For some politicians and media commentators, the moral high ground is a perch too juicy to pass up. All life is a morality play, and as self-appointed arbiters of societal rectitude, they themselves bear the burden of cleansing its soul. And when anything out of the ordinary happens – when, for instance, a flamboyant businessman runs his airline to the ground – it’s easy to see where the fault lies: in the babes and bimbettes the tycoon surrounds himself with.
Shiv Sena chief Bal Thackeray has claimed with obvious exaggeration that Kingfisher Airlines’ sky-high pile of debt owes to “Vijay Mallya’s flamboyant lifestyle.” Pointing to Mallya’s many businesses and his worldly possessions – all of which make for markers of the Good Life – the ascetic Thackeray observed snarkily that Mallya himself “does not know how much he spends on cheergirls during IPL matches.”
Thackeray’s other point — that Kingfisher Airlines is undeserving of a government bailout – is entirely valid. There is no earthly reason why taxpayers should pitch in to bail out the King of Good Times. But that argument in defence of sound economics is worth making in and of itself without lacing it with a morality strand.
And in fact, Thackeray’s pitch that the government should “rather help Air India and pay more to its employees” dilutes even his economic argument subtantially: after all, if Kingfisher is unworthy of a government bailout, why should the taxpayer throw good money after bad on a sinking Air India?
A similar undercurrent of morality-laced snark characterises most media commentaries about Kingfisher Airlines. “He is the playboy at 50+, almost obsessive about attention,” notes one commentary. “If his own achievements cannot produce that sense of awe, then the spectacles he creates become the Viagra of his cocky self.”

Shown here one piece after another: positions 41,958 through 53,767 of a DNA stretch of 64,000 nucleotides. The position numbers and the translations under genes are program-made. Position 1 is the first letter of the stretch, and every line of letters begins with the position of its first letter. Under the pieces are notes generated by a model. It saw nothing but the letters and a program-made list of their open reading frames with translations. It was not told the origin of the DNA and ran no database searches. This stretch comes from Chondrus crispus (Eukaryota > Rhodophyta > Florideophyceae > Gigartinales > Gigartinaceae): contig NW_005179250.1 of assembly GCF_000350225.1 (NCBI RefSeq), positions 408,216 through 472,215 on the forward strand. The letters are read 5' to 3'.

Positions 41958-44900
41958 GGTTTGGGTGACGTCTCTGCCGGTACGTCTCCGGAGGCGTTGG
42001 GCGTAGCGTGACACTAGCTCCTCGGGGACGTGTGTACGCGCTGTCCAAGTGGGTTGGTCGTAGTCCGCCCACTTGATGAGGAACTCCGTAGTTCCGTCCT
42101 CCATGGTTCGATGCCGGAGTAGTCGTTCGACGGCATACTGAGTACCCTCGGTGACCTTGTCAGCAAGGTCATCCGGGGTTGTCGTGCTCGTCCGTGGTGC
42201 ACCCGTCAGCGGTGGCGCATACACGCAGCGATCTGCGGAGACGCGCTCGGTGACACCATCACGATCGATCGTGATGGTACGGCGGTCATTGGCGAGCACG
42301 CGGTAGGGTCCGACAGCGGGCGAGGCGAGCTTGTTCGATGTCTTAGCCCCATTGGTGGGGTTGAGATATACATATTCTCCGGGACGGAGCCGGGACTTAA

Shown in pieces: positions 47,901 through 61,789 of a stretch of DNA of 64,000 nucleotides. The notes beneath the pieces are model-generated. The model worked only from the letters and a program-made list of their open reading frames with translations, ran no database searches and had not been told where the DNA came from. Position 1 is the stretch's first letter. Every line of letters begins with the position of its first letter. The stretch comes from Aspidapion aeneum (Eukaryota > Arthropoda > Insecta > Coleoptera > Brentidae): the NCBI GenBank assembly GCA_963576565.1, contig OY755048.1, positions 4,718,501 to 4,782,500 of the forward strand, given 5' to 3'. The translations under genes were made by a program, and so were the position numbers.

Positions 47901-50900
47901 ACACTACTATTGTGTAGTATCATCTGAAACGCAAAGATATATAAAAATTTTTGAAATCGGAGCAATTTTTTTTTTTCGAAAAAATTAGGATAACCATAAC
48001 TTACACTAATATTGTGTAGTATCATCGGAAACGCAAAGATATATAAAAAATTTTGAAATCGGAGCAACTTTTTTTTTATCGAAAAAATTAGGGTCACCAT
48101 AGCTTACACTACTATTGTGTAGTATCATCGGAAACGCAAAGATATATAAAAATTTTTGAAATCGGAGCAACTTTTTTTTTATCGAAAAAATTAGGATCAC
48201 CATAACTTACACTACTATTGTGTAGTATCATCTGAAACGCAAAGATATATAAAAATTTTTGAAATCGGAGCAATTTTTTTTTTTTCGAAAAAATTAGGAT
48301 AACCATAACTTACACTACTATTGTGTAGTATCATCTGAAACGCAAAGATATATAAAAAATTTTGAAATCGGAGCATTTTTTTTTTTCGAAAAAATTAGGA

Mallya the man himself may be in the hotseat today, but he refuses to be forced on the defensive about his fondness for the good things in life. Asked if his lifestyle made him a soft target for the media, since he was seen to have “squandered a lot of money on expensive toys”, Mallya – who was (somewhat uncharacteristically for him) dressed in a suit – said his current travails and his business downturn wouldn’t induce him to trade his suite for white khadi. “I am what I am, and I play straight and honest, transparently and openly.”
There are many grounds on which Mallya’s business acumen is open to criticism. But his flamboyance and lifestyle – or the babes and bimbettes he surrounds himself with – are immaterial unless you can establish that he’s been stripping away his business assets to subsidise his lavish lifestyle.
If that were the case, it wouldn’t matter one whit if Mallya were a vegetarian ascetic whose only indulgence is a daily dose of bisi-bela bath.
Equally, if he isn’t guilty of asset-stripping his companies, what Mallya does to promote his Good Times brand image – or even just indulge his playboy fancies – has no bearing on the merit of letting his airline sink or soar.
Sound economic and business decisions are by their very nature hard to take. Let’s not drown it with the gush of male hormones or of the thunderous hectoring of moral crusaders.